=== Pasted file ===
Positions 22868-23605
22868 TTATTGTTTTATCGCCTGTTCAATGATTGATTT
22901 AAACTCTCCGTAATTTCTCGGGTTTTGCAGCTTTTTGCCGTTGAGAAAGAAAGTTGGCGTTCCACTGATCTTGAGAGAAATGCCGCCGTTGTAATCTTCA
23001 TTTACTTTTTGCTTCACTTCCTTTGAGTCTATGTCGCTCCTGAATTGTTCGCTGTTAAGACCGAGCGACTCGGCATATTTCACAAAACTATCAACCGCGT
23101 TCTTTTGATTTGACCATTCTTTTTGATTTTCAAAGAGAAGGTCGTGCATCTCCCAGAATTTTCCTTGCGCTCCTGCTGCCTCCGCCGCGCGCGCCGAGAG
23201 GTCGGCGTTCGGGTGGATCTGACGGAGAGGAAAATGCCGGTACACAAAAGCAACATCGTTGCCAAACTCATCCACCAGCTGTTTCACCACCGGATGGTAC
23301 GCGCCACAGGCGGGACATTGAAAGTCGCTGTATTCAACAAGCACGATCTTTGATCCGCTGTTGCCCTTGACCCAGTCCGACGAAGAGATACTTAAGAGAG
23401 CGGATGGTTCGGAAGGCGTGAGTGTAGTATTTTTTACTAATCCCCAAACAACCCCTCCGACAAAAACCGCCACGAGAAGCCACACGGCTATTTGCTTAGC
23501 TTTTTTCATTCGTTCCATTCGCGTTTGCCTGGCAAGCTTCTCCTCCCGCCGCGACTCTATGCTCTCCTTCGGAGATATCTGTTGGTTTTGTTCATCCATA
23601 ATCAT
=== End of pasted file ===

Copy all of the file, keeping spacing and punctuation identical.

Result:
Positions 22868-23605
22868 TTATTGTTTTATCGCCTGTTCAATGATTGATTT
22901 AAACTCTCCGTAATTTCTCGGGTTTTGCAGCTTTTTGCCGTTGAGAAAGAAAGTTGGCGTTCCACTGATCTTGAGAGAAATGCCGCCGTTGTAATCTTCA
23001 TTTACTTTTTGCTTCACTTCCTTTGAGTCTATGTCGCTCCTGAATTGTTCGCTGTTAAGACCGAGCGACTCGGCATATTTCACAAAACTATCAACCGCGT
23101 TCTTTTGATTTGACCATTCTTTTTGATTTTCAAAGAGAAGGTCGTGCATCTCCCAGAATTTTCCTTGCGCTCCTGCTGCCTCCGCCGCGCGCGCCGAGAG
23201 GTCGGCGTTCGGGTGGATCTGACGGAGAGGAAAATGCCGGTACACAAAAGCAACATCGTTGCCAAACTCATCCACCAGCTGTTTCACCACCGGATGGTAC
23301 GCGCCACAGGCGGGACATTGAAAGTCGCTGTATTCAACAAGCACGATCTTTGATCCGCTGTTGCCCTTGACCCAGTCCGACGAAGAGATACTTAAGAGAG
23401 CGGATGGTTCGGAAGGCGTGAGTGTAGTATTTTTTACTAATCCCCAAACAACCCCTCCGACAAAAACCGCCACGAGAAGCCACACGGCTATTTGCTTAGC
23501 TTTTTTCATTCGTTCCATTCGCGTTTGCCTGGCAAGCTTCTCCTCCCGCCGCGACTCTATGCTCTCCTTCGGAGATATCTGTTGGTTTTGTTCATCCATA
23601 ATCAT